I imagine, though, that they arrived at the tomb and they told, one more time, the story of how he had died and what his death meant, just as it would continue to be told whenever the church gathered in the years to come. And then, as was traditional at these sorts of third day gatherings, they took some bread and they broke it. And how could that not have made them think of him – not only because of the last meal he shared with this disciples but also because of how he loved to gather and eat with all sorts of people and especially with outcasts and sinners and all the other people that everyone else rejected. That act alone must have made it seem as if Jesus was very near.
But there was more to it than that. As they took the bread and shared it, as they drank wine from a common cup, they knew that he was there – not just in their memory (though, of course, he would always be there), not just in spirit as they may have experienced it with others they had lost, he was there in body, in whole person. Most of all, he was there in reality. It was like the realest thing that any of them had ever experienced.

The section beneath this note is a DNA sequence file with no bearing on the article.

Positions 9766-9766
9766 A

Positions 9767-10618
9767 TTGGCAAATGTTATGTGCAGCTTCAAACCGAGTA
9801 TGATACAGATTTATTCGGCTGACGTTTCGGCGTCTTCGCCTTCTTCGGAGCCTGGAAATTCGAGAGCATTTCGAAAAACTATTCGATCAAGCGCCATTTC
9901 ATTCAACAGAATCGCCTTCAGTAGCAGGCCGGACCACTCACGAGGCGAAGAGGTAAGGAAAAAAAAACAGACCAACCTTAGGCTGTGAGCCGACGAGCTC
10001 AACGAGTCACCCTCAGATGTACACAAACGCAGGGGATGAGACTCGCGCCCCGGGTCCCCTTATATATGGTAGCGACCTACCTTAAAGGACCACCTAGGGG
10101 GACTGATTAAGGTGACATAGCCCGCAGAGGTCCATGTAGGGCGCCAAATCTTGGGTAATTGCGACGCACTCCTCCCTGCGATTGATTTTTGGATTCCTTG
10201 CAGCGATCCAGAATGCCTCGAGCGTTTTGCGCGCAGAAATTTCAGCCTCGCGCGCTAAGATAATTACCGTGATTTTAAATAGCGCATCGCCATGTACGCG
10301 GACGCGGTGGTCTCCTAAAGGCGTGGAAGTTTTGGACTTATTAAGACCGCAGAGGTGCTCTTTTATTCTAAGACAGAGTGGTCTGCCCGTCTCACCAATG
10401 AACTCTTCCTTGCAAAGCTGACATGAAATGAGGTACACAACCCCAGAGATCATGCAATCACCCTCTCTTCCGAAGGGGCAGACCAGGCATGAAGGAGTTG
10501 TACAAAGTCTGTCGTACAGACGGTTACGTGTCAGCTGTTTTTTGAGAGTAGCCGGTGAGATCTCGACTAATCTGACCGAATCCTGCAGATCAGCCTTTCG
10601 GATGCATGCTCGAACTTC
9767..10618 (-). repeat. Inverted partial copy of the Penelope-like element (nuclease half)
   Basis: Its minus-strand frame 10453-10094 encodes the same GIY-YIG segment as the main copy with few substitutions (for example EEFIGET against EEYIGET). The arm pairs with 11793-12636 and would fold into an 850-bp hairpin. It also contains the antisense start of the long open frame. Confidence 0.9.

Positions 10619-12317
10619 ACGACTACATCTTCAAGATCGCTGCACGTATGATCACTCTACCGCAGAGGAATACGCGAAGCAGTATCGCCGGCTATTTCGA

And that experience, my friends, is the basis of our Christian hope. I believe that those women experienced it there outside his tomb on the third day after his death. That was when it all started. That is not to say that they immediately understood everything that they had experienced. I wouldn’t be surprised, in fact, if it took them years to really put it all into words that could even make sense to people. And, of course, it wasn’t just that one time outside his tomb either. None of it would have probably amounted to anything if people had not continued to consistently experience the reality that he was alive.